1.What about music inspires you/touches you the most? The melody, the lyrics or both? What do you listen to while writing?
Connecting with a song is a personal thing. I like a wide variety of music. My mood on a particular day, or moment within the day, will dictate what I listen to that day. I always listen to music when I’m writing and plugging in my earbuds signals my brain that it’s time to write. For me, every book tends to require a specific style of music. While writing my Wish Makers series, I listened to a folk music and hippie era rock. My Gemi Kittredge novellas require slack key guitar music. My new mystery series is Appalachian-style folk music. I prefer instrumentals while I’m writing because lyrics distract me.
2. How has your taste in music changed over the years? If not, what makes you loyal to the same artists’ years later? What attracts you to new artists?
When I was young, I listened to primarily 80s rock. I appreciate more diversity in music now. I’ll listen to country one day, classic rock another, Spanish guitar the next. Again, it depends on my mood. I remember being little and suffering through the old country tunes my dad and grandfather would play. Now, listening to those same songs makes me happy and nostalgic. I can’t explain what attracts me to a new artist, I just know it when I hear it.
3. What other songs did you consider before making a final choice for OFF BEAT? Did they have similar messages? What made you choose the one you did over the others?
I knew from the start it would be a song from Rush because they tell such great stories with their songs. I printed out the lyrics from four or five of my favorites of theirs and Witch Hunt kept rising to the surface. There are two lines that stand out to me when I listen to that song. “They say there is strangeness too dangerous in our theaters and bookstore shelves” and “Those who know what’s best for us, must rise and save us from ourselves.” I chose to focus on that second line for OFF BEAT, but I may have to write another short story exploring that first line, too.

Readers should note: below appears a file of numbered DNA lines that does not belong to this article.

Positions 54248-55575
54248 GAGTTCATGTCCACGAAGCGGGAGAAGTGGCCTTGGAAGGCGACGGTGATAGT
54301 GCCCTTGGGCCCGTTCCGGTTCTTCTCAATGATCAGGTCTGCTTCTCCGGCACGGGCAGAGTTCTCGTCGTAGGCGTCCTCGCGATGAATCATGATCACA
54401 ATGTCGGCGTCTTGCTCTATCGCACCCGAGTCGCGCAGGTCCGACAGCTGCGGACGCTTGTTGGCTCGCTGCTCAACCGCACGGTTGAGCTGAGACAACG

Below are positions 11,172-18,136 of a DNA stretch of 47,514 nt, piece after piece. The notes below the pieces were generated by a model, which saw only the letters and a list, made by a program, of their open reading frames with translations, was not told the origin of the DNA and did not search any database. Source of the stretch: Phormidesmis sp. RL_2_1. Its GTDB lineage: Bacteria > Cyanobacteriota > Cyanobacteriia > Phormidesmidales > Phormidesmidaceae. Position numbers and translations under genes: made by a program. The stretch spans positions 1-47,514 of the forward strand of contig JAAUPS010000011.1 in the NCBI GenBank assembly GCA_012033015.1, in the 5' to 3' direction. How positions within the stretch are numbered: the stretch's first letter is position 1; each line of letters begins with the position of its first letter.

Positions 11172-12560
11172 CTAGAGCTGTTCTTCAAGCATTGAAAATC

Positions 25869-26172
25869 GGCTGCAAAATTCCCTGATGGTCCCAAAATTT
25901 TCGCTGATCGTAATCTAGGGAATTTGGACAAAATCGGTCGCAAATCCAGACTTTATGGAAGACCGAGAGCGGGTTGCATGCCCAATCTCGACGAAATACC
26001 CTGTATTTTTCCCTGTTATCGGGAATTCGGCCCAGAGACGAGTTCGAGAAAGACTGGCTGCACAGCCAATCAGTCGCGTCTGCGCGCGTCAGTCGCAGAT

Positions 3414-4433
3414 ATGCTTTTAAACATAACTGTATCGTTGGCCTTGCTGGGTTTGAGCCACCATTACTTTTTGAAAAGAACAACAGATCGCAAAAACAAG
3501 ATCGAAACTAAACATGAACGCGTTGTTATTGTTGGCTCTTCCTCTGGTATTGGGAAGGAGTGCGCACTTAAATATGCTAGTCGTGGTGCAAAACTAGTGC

4. How would you compare your writing to the musicians that you listen to? Do you have similar messages or ways at looking at life, tragedy, love?
While I need music when I write, I don’t think it directly impacts the way I write or my themes. At least, not yet. I learned something while deciding on the song for this anthology that has my creative side twitching. Witch Hunt was part of a series of three songs that explore the emotion of fear – Witch Hunt (how fear feeds mob mentality), The Weapon (how fear is used against us), and The Enemy Within (how fear works inside us). Rush released one song per album from 1981 – 1984. I never realized that’s what they’d done and find it very intriguing. Now, I’m trying to figure out how I could do something similar with my work.
5. If you were asked to write another short story version of the same song, but in a different genre, what would it be and why?
I’d write it as a mystery instead of a speculative fiction story. I’ve moved from the fantasy genre to the mystery genre with my regular work. I love it and have found a very comfortable home there. Another option would be steampunk because I think that genre would be a lot of fun to poke around in.
It was fantastic seeing you again Shawn! For more insight into her other novels and work, visit shawn-mcguire.com